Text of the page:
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Constitution wins: Democrat Governor signs bill banning free speech zones

Colorado Gov. John Hickenlooper. (AP/Brennan Linsley)

Colorado Gov. John Hickenlooper. (AP/Brennan Linsley)

On Tuesday, Governor John Hickenlooper (D-CO) officially signed into law a bill prohibiting public universities from restricting student expression to designated “free speech zones” on campus.

Under Senate Bill 62, Colorado universities are no longer able to sanction or restrict certain types of speech on campus, and students now have the option to sue their school if they feel their First Amendment rights have been infringed upon. Such lawsuits would allow students to recover their attorney’s fees and related litigation costs, but does not allow them to obtain monetary damages for such violations.

Additionally, the bill states that “it does not grant other members of the college or university community the right to disrupt previously scheduled or reserved activities in a portion or section of the student forum at that scheduled time.” This is essential to ensuring free speech of diverse viewpoints, even if students disagree with the speaker. Conservative commentators such as Ben Shapiro or Ann Coulter are routinely harassed, shouted at, or even threatened with physical violence for simply trying to give a speech on a college campus.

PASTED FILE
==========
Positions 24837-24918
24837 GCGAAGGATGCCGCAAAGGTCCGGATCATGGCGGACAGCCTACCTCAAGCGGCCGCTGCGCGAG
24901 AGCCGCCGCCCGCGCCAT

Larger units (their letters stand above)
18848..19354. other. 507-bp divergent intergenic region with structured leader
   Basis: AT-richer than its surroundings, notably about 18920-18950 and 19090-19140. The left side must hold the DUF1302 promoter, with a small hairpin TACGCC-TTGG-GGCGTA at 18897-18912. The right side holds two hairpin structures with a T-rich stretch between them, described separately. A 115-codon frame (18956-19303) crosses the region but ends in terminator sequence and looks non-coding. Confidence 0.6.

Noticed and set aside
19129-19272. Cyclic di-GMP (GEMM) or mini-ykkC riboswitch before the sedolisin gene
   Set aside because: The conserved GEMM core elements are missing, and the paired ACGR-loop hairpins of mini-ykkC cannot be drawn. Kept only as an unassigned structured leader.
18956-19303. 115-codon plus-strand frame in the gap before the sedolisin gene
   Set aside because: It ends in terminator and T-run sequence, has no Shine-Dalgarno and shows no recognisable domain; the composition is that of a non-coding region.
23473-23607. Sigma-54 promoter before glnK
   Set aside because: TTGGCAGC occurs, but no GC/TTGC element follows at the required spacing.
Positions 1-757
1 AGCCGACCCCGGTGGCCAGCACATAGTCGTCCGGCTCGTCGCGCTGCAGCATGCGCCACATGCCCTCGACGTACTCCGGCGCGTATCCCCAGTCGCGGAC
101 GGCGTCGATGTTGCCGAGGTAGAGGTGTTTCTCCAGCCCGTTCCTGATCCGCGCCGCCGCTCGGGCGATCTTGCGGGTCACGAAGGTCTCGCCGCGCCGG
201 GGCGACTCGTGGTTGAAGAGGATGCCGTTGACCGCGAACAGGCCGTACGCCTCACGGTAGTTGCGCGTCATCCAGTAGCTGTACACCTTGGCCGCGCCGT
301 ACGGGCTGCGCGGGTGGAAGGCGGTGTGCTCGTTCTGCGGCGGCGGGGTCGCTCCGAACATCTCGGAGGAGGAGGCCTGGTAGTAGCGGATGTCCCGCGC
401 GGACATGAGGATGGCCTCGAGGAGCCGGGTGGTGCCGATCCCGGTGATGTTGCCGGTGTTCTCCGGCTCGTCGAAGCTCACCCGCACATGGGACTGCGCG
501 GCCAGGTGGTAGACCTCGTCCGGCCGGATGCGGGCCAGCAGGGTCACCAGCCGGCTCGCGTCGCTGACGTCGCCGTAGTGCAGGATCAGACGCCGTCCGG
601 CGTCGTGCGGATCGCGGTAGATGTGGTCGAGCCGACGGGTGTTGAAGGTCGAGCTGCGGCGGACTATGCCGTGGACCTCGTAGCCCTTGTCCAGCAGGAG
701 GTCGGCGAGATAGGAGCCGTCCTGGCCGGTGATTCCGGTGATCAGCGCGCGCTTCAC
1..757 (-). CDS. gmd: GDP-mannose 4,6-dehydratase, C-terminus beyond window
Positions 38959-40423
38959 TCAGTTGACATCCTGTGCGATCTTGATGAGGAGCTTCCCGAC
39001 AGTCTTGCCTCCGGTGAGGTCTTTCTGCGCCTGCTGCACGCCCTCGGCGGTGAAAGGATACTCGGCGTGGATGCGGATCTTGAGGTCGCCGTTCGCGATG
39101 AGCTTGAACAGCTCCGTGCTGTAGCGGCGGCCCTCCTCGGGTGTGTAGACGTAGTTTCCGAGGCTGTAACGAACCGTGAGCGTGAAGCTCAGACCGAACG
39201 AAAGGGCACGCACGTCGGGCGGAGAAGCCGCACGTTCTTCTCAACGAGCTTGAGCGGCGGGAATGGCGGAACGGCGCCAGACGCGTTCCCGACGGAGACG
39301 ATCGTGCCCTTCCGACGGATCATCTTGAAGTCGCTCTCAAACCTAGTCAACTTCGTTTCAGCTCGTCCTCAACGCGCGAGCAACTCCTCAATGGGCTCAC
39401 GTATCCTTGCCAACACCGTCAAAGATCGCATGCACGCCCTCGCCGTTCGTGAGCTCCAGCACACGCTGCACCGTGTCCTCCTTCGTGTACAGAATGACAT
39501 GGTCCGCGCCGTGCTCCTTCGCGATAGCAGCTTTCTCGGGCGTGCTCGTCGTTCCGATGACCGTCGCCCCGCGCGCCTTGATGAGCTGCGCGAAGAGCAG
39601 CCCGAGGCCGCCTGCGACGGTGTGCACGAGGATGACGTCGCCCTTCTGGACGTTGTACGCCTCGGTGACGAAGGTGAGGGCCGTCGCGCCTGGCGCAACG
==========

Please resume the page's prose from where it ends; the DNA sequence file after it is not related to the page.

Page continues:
Marcus Fotenos, President of External Affairs for the University of Colorado Boulder Student Government, was instrumental in Senate Bill 62’s success. After working to pass a similar bill to protect free speech at CU-Boulder, Fotenos began recruiting other students to work with legislators to design a state law that would protect free speech at all public universities in Colorado.

“This bill will hold Colorado institutions of higher education accountable and ensure that students’ First Amendment rights are not confined to a specific location,” said Fotenos, in an interview with Campus Reform.

Colorado has now joined Virginia, Missouri, and Arizona in passing statewide laws prohibiting the practice of confining certain types of speech to “free speech zones” on public college and university campuses. The Texas House of Representatives is also considering a similar bill that would allow students to sue universities who violate students’ right to free speech.

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